Written By: Sebastian Barnum
Label: Minty Fresh – Rating:
Certain bands from early on such as Pink Floyd, The Doors, and later Beatles albums, can give the distinctive feeling of psychedelics and a transition into the depths of your mind. The same can be said about Chimes and Bells. Without a doubt, they are the most trance inducing band I have ever had the pleasure of listening to.
With a soothing harmony throughout, and enough subtle biblical references to taunt you into madness and questioning, they’re truly impressive and decisively unique. “Into Pieces of Wood”, the bands EP, is what I would call an achievement of “avant garde” musical expression.
The album begins with “Stand Still” a song infused with a soft percussion, and an almost invisible guitar tone. As you hear this Danish quartet ease you into what feels like the beginning of an acid trip, you can’t help but be reminded of The Doors, between the howling of the simplistic guitar and the mumblings of the female vocalist; you can feel the same flowing tension from songs like “The End” and “Riders of the Storm.” With lyrics like “Heard you’re leaving for Babylon, hope you’re having fun” over a haunting musical tapestry, it’s understandable why they have the ability to be so simplistic, yet so moving. The vocalist has the innate ability to show you every emotion she has felt in the last ten years, while having a smooth Jazz tone like Portland’s indie favorite “She & Him.”
The title track of the album is called “Into Pieces of Wood,” and it is essentially the tensest moment of this whole album. The guitar is repetitive, and yet not annoying. Though the song is basic, and features only a few different chords, you never find yourself fallen into the trap of boredom. Just as you arrive at the conclusion that this song has little to offer, it begins with a winding web of percussion and mumbles, leaving you curious. “And the sound is all we knew” becomes the cry of this soon to be cult classic, and the song erupts into the sound of a well choreographed tribal dance, with seemingly relentless melodic chaos, and then drops before chaos can steal away from the song.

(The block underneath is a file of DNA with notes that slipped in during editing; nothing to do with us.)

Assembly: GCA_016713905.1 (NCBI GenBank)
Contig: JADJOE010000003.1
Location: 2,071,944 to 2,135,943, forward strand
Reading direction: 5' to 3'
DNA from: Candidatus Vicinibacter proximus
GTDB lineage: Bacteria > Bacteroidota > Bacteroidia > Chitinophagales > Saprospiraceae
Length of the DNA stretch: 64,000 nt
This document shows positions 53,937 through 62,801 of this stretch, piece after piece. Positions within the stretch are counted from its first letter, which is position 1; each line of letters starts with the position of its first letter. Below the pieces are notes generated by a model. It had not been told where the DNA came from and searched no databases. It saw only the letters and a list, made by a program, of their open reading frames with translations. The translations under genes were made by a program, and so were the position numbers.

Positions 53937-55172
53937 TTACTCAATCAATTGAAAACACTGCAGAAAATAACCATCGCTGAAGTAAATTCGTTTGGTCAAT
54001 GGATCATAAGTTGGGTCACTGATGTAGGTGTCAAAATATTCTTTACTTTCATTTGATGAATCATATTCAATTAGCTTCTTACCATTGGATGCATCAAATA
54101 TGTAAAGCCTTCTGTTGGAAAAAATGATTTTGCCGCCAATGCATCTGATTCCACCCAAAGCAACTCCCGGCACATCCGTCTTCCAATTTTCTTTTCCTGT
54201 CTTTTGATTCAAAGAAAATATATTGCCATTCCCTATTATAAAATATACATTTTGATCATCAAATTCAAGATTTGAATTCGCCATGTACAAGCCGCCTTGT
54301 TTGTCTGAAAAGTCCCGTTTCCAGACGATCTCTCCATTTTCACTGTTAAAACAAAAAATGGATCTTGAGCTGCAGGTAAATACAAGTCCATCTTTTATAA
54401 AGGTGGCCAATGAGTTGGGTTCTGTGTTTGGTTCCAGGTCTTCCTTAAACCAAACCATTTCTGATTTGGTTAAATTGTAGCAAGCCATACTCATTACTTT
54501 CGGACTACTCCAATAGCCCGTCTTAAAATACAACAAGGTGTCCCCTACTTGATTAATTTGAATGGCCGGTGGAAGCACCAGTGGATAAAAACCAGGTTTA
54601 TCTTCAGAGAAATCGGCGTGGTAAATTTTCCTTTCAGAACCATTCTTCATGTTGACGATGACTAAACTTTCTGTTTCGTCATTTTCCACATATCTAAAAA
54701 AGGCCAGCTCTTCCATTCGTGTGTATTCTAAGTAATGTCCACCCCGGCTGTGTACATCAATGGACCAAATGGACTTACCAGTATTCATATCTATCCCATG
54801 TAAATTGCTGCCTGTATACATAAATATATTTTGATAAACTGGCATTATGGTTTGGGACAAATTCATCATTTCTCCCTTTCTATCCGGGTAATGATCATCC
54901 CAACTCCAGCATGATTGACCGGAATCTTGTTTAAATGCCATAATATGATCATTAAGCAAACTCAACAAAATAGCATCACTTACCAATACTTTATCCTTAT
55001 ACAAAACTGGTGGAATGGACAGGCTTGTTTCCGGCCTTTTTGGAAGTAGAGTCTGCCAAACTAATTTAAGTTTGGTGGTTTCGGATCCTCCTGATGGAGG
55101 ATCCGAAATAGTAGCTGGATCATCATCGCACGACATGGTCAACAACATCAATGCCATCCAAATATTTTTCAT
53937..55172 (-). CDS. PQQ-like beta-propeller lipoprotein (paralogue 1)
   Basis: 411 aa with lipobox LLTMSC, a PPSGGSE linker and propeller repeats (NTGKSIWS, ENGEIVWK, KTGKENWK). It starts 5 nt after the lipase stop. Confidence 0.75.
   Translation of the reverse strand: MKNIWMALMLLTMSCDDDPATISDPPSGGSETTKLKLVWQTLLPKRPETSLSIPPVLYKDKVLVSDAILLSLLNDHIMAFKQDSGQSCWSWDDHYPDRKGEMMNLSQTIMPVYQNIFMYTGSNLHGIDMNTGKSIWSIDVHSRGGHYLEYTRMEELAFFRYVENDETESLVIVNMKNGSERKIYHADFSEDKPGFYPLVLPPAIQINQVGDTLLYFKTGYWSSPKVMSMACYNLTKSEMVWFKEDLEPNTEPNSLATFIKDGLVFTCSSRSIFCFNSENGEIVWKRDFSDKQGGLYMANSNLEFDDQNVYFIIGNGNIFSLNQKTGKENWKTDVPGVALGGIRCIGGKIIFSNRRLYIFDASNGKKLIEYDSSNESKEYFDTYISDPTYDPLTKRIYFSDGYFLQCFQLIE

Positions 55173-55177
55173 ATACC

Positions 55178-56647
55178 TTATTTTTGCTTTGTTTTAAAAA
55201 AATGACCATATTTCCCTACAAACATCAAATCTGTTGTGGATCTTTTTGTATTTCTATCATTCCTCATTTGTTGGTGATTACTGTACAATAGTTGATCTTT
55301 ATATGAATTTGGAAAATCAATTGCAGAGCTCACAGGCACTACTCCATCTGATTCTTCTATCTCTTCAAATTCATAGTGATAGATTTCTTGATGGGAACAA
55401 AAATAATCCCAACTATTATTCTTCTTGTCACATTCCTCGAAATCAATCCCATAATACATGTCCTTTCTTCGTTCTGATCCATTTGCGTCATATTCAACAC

“Golden Sweater” is a song that you cannot simply turn on and appreciate. With a wailing cello, and very little fluctuation of any sort of instrument until roughly a quarter through the song, it’s too complexly-simple to just hear and then say “I Get It!” Once you spend some time feeling out the song, you can almost hear the musicians exercising there demons through their instruments. The screeching and cello seem to explode all at once into a breakdown of sanity, and then it’s all over. You’re left with your jaw resting firmly on the ground, and begging for more.
“You Shall Not Pass” is absolutely awe-inspiring, and a very adequate ending to what has been such a strange and addicting sort of musical journey. It oozes with a bluesy touch, and builds dramatically between the cello weeping and the drums escorting you into the back of your mind. And all the while you hear this anger and tension being created with lyrics like “… fool at sea, I will plaster you to the floor.” With an incredible feeling of time standing still, it’s almost as if you’re living in a silent film.
Chimes and Bells are somewhat of a mystery to me, as I find the most impressive bands to be that which can create the most energy through music. I assure you that I have fallen asleep to the album roughly ten times in the last week, because the emotions resonate, and because they convey them so well… it calms you. Though this band is quite mellow and melancholy, you cannot deny them as a group that have taken the greatest aspects of some classic bands, and combined them into what sounds like an acid laden orgasm. I give this band a 3/4 guns, and I can’t wait until they tour the US.